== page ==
It’s been a while since I posted about this project… I haven’t had time to do many changes, just maintaining the current system as it is keeps me busy.
One thing I noticed is that I started getting poor performance out of the solar system late last week. This was about the time that Sydney was getting the dust storms from Broken Hill.
Last week’s battery voltages (40s moving average)
Now, being in Brisbane, I didn’t think that this was the cause, and the days were largely clear, I was a bit miffed why I was getting such poor performance. When I checked on the solar system itself on Sunday, I was getting mixed messages looking at the LEDs on the Redarc BCDC-1225.
I thought it was actually playing up, so I tried switching over to the other solar controller to see if that was better (even if I know it’s crap), but same thing. Neither was charging, yet I had a full 20V available at the solar terminals. It was a clear day, I couldn’t make sense of it. On a whim, I checked the fuses on the panels. All fuses were intact, but one fuse holder had melted! The fuse holders are these ones from Jaycar. 10A fuses were installed, and they were connected to the terminal blocks using a ~20mm long length of stranded wire about 6mm thick!
This should not have gotten hot. I looked around on Mouser/RS/Element14, and came up with an order for 3 of these DIN-rail mounted fuse holders, some terminal blocks, and some 10A “midget” fuses. I figured I’d install these one evening (when the solar was not live).
These arrived yesterday afternoon.
New fuse holders, terminal blocks, and fuses.
However, it was yesterday morning whilst I was having breakfast, I could hear a smoke alarm going off. At first I didn’t twig to it being our smoke alarm. I wandered downstairs and caught a whiff of something. Not silicon, thankfully, but something had burned, and the smoke alarm above the cluster was going berserk.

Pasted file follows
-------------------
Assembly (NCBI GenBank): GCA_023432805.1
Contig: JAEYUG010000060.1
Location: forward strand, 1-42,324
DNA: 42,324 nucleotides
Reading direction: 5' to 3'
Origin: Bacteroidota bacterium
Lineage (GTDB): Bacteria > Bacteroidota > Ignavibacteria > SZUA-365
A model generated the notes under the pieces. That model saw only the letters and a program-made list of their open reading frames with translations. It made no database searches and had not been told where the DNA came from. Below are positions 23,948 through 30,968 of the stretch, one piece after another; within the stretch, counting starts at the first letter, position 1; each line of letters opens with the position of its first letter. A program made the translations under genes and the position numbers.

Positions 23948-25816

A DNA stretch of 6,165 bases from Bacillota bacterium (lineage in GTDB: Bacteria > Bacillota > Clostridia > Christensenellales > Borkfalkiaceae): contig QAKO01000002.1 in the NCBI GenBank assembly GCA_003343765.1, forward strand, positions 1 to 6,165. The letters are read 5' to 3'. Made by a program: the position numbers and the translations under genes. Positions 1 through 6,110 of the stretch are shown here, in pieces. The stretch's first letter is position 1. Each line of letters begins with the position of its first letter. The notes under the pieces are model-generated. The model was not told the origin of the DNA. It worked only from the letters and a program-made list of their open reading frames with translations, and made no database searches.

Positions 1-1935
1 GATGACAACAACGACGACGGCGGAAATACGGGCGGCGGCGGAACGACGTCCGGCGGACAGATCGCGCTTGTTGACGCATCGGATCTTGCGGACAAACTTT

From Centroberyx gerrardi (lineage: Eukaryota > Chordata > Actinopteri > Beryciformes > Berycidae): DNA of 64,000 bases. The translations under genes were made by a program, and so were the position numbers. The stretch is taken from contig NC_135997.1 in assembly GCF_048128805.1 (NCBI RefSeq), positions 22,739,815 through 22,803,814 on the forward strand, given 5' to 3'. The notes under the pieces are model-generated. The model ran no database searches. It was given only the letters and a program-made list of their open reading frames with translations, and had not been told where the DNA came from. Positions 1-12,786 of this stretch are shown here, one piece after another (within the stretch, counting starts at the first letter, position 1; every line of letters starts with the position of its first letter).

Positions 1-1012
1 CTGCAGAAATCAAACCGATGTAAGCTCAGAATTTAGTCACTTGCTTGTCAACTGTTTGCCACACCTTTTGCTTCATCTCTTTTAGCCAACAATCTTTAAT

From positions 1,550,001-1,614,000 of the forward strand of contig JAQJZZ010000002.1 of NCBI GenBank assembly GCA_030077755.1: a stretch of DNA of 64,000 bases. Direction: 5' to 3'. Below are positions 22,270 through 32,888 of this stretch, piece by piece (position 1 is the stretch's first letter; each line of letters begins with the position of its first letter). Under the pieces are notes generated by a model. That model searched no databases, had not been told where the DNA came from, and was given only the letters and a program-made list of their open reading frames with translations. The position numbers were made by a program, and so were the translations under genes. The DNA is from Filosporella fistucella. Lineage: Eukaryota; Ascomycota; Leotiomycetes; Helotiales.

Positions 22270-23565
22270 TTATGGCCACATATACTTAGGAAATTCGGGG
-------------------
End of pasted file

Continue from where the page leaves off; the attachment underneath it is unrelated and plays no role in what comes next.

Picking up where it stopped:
I took that alarm down off the wall and shoved it it under a doonah to muffle it (seems they don’t test the functionality of the “hush” button on these things), switched the mains off and yanked the solar power. Checking the cluster, all nodes were up, the switches were both on, there didn’t seem to be anything wrong there. The cluster itself was fine, running happily.
My power controller was off, at first I thought this odd. Maybe something burned out there, perhaps the 5V LDO? A few wires sprang out of the terminal blocks. A frequent annoyance, as the terminal blocks were not designed for CAT5e-sized wire.
By chance, I happened to run my hand along the sense cable (the unsheathed green pair of a dissected CAT5e cable) to the solar input, and noticed it got hot near the solar socket on the wall. High current was flowing where high current was not planned for or expected, and the wire’s insulation had melted! How that happened, I’m not quite sure. I got some side-cutters, cut the wires at the wall-end of the patch cable and disconnected the power controller. I’ll investigate it later.
Power controller with crispy wiring
With that rendered safe, I disconnected the mains charger from the battery and wound its float voltage back to about 12.2V, then plugged everything back in and turned everything on. Things went fine, the solar even behaved itself (in-spite of the melty fuse holder on one panel).
Last night, I tore down the old fuse box, hacked off a length of DIN rail, and set about mounting the new holders. I had to do away with the backing plate due to clearance issues with the holders and re-locate my isolation switch, but things went okay.
This is the installation of the fuses now:
Fuse holders installed
The re-located isolation switch has left some ugly holes, but we’ll plug those up with time (unless a friendly mud wasp does it for us).
Solar isolation switch re-located, and some holes wanting some putty.
For interest’s sake, this was the old installation, partially dismantled.
You can see how the holders were mounted to that plate. The holder closest to the camera has melted rather badly. The fuse case itself also melted (but the fuse is still intact).
Melted fuse holder detail
The new holders are rated at 690V AC, 30A, and the fuses are rated to 500V, so I don’t expect to have the same problems.
As for the controller, maybe it’s time to retire that design. The high-power DC-DC converter project ultimately is the future replacement and a first step may be to build an ATTiny24A-based controller that can poll the current shunt sensors and switch the mains charger on and off that way.